The 10 Best Dunks of the 2020 NBA Playoffs

Michael Pina
·6 mins read

Nothing freezes time like the high-octane feat of athletic fury that is a great dunk. In normal times they hype up home crowds, but inside the bubble, where no fans are present, the best are steroidal dopamine bumps that count for more than just two points. Since the playoffs began, there have been nearly 700 dunks. Earlier this week I watched every one and then whittled the list down to 10 personal favorites. Each is filled with a different combination of joy, humiliation, and violence.

10. Kawhi Goes Southpaw, Again

Before the bubble began I made a bunch of predictions about what might happen. One of the sillier ones was that Kawhi Leonard would dunk with his left hand. Why? Because he habitually does it for no logical reason. Watch this one: The man has a clear step on Maxi Kleber and could easily just dunk with his right hand, but instead, right before Leonard vaults off two feet to pulverize the iron, he shuffles the ball across his body from one hand to the other. Again, why? Did he really think Kleber could’ve blocked it if he rose up with his right? It’s one of life’s great mysteries and one of my favorite things about watching Kawhi play.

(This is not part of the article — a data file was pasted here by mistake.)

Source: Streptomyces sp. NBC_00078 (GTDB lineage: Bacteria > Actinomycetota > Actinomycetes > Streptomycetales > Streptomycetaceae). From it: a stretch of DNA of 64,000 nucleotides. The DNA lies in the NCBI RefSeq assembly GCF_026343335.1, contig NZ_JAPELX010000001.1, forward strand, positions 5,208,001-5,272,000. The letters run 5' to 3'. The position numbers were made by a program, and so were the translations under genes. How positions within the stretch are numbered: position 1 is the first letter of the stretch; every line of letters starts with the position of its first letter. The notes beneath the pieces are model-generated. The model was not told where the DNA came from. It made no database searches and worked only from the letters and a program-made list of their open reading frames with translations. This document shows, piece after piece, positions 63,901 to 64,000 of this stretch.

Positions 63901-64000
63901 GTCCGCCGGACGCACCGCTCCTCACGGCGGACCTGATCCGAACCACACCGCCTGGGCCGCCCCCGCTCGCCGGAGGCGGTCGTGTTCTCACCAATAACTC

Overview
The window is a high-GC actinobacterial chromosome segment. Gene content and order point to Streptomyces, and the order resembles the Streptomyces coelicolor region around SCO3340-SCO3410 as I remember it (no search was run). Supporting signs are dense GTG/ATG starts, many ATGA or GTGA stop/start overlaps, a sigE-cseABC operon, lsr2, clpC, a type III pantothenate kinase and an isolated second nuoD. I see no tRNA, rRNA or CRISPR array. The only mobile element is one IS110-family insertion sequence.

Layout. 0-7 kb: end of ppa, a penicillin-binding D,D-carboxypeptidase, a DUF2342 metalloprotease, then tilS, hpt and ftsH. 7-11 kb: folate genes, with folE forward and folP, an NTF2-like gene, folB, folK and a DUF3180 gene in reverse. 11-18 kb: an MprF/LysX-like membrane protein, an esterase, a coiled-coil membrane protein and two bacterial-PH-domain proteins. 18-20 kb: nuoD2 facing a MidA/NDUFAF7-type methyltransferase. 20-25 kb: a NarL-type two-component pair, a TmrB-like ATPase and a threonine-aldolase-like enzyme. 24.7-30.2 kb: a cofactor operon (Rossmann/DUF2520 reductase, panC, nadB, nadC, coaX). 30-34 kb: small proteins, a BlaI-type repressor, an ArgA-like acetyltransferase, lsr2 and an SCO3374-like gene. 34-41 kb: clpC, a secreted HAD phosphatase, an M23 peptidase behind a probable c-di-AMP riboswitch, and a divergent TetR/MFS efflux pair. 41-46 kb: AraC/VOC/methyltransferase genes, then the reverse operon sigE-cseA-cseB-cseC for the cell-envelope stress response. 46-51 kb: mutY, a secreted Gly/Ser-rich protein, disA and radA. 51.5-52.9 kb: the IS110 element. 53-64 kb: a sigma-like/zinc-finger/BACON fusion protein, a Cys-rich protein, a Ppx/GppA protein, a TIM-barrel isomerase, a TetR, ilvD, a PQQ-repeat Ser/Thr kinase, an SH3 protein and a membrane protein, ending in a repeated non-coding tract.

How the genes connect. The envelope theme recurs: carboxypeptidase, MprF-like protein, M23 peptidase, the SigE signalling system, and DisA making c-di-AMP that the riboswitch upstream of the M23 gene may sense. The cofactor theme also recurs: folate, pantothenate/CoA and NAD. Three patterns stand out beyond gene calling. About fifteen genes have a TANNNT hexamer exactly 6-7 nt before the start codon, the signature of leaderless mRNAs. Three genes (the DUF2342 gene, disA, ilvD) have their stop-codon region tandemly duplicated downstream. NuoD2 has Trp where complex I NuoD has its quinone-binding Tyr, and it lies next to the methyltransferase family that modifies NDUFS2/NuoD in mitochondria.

9. Remember: Derrick Jones Jr. Is the 2020 Slam Dunk champion

Derrick Jones Jr. might be the most unassuming great in-game dunker in NBA history. When not fluttering like a helicopter, Jones Jr. just kind of lilts around the court. His most frequent posture is stationary, a corner-bound shooter patiently waiting for his chance to hit a spot-up three. But every so often he straps on a propeller and transforms into “Airplane Mode”. This putback looks a little mundane compared to some of the other dunks on this list, but please keep in mind that the man leapt over the back of a center who had inside position. (During the next time out, Myles Turner should’ve requested an immediate ride to the airport.)

8. Damian Lillard Has a Hammer

There’s something satisfying about seeing a dunk this clean executed by the smallest player on the floor over its tallest. It’s equal parts cruel and angelic. Salute Damian Lillard, who was the best player in the bubble before his Portland Trail Blazers physically disintegrated.

7. Nobody Cocks It Back Like Donovan Mitchell

Seriously. Nobody. I wonder when Mitchell knew he was about to spray ether all over the Denver Nuggets. Did he lick his lips when he slung himself off Rudy Gobert’s high screen and saw Nikola Jokic in no man’s land, ready to escort him into the paint? Was it after the second dribble, when he spins Jokic around but keeps the ball tight and on a beeline towards the rim? Or was it a split second before his knees coiled and his entire body prepared to slap gravity across its face? Whatever the answer, this was basketball violence in its most agreeable form.

6. Giannis Does Giannis Things